Livestock was being delivered and contestants were bringing in their horses Thursday at the Farm-City Pro Rodeo Arena in Hermiston.
Jacee Currin of Heppner rolled in with six horses for the annual Intermountain High School Rodeo Association event that will run Friday through Sunday.
The rodeo will feature junior high and high school competition, with competitors coming from all over Oregon. Action begins Friday morning with the state finals in boys and girls cow cutting. Admission is free.
Friday will feature the state finals in cow cutting at 10 a.m., followed by the first round of the junior high rodeo at 5 p.m.
Saturday will feature the first round of the high school rodeo at 9 a.m., with junior high action at 5 p.m.
The second round of high school action will begin at 9 a.m. Sunday.
Hermiston is stop No. 5 on the seven-rodeo circuit. Ropers and riders earn points with each run or ride, with the top 20 in each event advancing to the state finals in June in Prineville. From there, the top four will move on to nationals.
The Intermountain group, which has athletes from Umatilla and Morrow counties, has three seniors, all of whom will continue their rodeo careers in college.
Currin, who helped the Mustangs win a state 2A basketball title in March, will compete in just about every event this weekend that does not involve rough stock or steers. She will open with the cow cutting, an event that was near and dear to her great aunt, Jean Barbouletos.
“She was really into it, but it took me a long time to get the hang of it,” said Currin, who leads the standings with a 1½-point lead over Lexi Harrell of Baker. “I have really good trainer, which helps.”
Goat tying and breakaway roping are two of her favorite events. Currin leads the standings in goat tying by six points over Brooklin Quinsenberry of Roseburg.
“Goat tying takes a lot of work and a lot of practice,” Currin said. “I have a really good horse, IRS (she was born on April 15), who took me to nationals in junior high and high school, but she got hurt last year.”
Currin now rides IRS’ daughter Nila.
“Last year at nationals we had a little oops, but we were just starting,” Currin said. “Hopefully, we are over that.”
Currin brought six horses to Hermiston, including cutting horse Buttercup, and barrel horse Flaxy.
“Consistency is key in high school rodeo,” she said. “They all have their specialty.”
Currin will carry on the family tradition of attending Montana State. Her brother Kolby already is there, and her parents Steve and Lisanne met there in college while on the rodeo team.
Sorey, a senior at Pendleton, was the quarterback for the Bucks during their run to the state semifinals in the fall, and also has roped at the famed Pendleton Round-Up.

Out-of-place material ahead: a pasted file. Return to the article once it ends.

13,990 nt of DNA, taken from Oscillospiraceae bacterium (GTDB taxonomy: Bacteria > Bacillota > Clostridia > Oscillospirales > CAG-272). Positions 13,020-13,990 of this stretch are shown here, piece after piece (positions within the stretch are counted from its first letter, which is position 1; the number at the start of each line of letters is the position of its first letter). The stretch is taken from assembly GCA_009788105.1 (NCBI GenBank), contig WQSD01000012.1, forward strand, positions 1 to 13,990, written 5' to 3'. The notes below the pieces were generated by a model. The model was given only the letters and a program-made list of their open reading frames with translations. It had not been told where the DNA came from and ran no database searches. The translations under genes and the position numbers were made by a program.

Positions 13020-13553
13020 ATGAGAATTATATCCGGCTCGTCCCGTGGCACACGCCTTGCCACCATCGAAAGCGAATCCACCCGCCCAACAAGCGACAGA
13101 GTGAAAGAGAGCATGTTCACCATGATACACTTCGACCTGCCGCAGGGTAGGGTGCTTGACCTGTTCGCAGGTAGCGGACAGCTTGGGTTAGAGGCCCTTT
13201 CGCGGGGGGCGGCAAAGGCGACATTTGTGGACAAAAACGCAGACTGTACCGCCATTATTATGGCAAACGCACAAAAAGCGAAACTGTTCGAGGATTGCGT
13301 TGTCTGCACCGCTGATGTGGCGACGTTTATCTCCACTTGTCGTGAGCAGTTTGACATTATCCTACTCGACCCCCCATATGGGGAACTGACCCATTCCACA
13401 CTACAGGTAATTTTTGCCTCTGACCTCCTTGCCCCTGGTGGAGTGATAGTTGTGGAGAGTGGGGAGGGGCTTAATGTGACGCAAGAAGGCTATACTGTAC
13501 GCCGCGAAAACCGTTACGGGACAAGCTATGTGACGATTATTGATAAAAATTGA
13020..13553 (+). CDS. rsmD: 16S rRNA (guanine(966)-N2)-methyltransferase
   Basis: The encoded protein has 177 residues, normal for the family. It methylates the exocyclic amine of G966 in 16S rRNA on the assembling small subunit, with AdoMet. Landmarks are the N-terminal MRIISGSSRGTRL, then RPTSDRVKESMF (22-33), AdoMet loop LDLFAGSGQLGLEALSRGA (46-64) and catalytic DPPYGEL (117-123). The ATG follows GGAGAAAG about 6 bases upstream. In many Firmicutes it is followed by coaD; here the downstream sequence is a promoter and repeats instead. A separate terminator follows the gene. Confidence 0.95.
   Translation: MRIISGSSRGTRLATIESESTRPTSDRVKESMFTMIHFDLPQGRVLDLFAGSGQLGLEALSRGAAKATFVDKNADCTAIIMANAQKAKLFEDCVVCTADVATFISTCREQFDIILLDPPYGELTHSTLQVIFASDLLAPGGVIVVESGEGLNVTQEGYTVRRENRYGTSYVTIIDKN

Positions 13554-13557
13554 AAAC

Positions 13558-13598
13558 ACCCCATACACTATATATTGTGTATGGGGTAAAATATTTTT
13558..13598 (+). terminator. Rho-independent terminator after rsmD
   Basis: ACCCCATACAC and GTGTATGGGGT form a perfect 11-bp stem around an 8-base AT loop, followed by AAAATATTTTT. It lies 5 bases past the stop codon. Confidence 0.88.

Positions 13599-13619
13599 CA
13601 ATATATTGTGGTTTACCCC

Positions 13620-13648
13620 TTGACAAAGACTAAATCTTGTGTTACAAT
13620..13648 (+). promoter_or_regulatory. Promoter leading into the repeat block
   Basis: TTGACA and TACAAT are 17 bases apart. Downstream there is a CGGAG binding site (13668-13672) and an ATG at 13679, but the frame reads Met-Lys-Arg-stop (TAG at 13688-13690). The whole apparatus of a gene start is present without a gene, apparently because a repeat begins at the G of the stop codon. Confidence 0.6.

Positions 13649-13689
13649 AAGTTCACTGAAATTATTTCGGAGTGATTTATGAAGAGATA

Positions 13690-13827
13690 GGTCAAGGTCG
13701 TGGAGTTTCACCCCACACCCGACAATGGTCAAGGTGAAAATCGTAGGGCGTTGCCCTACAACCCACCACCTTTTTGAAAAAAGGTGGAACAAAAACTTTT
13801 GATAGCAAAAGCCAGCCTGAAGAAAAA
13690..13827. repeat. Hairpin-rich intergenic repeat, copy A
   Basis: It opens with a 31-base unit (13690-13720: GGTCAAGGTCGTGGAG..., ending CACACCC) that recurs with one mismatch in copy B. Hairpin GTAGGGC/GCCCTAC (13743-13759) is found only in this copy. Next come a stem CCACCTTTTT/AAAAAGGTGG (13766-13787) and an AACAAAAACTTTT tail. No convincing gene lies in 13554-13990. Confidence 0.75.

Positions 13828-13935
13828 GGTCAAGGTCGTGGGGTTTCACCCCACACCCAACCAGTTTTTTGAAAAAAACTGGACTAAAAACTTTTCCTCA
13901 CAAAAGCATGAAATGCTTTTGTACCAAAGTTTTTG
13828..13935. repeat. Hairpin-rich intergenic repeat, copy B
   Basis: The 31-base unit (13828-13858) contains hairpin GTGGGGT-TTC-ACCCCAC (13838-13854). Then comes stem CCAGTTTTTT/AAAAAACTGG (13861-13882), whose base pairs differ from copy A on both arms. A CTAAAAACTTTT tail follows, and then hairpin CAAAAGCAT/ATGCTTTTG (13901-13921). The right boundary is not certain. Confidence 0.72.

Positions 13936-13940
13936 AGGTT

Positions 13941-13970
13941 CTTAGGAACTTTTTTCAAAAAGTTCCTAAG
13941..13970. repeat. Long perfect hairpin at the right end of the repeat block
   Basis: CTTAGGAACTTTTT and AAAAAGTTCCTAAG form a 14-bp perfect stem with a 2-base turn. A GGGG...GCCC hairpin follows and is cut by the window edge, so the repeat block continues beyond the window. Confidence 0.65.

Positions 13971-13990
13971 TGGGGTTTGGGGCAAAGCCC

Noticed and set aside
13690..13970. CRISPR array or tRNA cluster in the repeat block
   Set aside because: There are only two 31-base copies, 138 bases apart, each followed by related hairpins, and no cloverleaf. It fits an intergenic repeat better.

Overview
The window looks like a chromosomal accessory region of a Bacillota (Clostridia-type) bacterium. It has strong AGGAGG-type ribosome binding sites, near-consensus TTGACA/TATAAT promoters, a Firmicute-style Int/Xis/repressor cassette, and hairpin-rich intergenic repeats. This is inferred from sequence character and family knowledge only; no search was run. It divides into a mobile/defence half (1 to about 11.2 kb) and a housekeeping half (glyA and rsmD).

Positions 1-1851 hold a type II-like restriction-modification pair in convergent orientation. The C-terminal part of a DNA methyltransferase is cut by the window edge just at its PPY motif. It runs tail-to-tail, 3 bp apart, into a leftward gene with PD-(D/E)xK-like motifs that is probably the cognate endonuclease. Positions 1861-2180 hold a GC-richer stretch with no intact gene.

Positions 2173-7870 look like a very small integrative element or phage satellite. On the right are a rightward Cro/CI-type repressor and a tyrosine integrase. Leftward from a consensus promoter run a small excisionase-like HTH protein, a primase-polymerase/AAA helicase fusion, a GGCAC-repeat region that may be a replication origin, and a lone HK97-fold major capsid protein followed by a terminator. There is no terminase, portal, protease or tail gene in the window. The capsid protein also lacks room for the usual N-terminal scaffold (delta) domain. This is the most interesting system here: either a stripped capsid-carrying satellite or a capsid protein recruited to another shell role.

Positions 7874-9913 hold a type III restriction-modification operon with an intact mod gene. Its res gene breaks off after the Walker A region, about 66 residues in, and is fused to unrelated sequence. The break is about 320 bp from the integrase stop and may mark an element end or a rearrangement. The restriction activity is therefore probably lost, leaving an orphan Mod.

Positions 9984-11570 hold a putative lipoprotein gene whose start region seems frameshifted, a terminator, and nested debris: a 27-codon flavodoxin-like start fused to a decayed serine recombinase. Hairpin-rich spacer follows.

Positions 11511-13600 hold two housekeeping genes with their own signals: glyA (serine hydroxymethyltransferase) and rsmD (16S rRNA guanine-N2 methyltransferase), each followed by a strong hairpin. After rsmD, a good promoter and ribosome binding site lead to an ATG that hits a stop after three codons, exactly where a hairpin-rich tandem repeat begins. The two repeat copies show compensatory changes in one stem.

This spring, he finds himself atop the tie-down standings with 47 points. Dillon Young of Redmond, who has signed play football at Eastern Oregon University, is second with 39 points.
“Fall was a lot better than spring has been, but there is a lot of spring left,” Sorey said. “Tie-down competition varies. There are some darn tough kids who play other sports and are competitors. You have to draw good cattle to win. I have drawn pretty well. What separates the good from the best, is the best can draw anything and win.”
Sorey also will team rope with Brady White from Burns. The pair is ranked fifth.
“Things have been going good,” said Sorey, who will ride his paint horse Spot in the event.
Sorey will attend Weatherford College, Weatherford, Texas, where he will major in agri-business. His scholarship includes full tuition, fees and books.
“Down there, they rope tough,” Sorey said. “You want a chance to rope with the best and get better. To learn and get better with those guys is exciting. And the weather there is nice, which gives you more time to practice.”
The Heppner senior, who is headed to Washington State, will compete in the barrels, breakaway roping and team roping this weekend.
Like Currin, Mahoney saw her top barrel horse McGraw (named after singer Tim McGraw) go down last spring.
“We foaled him on the ranch, and I started using him in the seventh grade in poles,” Mahoney said. “From eighth grade to last spring, I used him for everything.”
Now, Mahoney will try her luck on Duke in barrel racing, and Dixie in team roping (with her younger brother Blane) and breakaway roping. She is ranked 10th in barrels and 11th in breakaway.
“I’m in a building year,” Mahoney said. “I’m working with my horses. I have no expectations. It takes a lot of rodeo runs to get in sync and build a relationship with your horse.”
In college, Mahoney will ride under the WSU flag, but will compete as an independent and practice on her own.
She plans on majoring in animal science, and would like to be a veterinarian.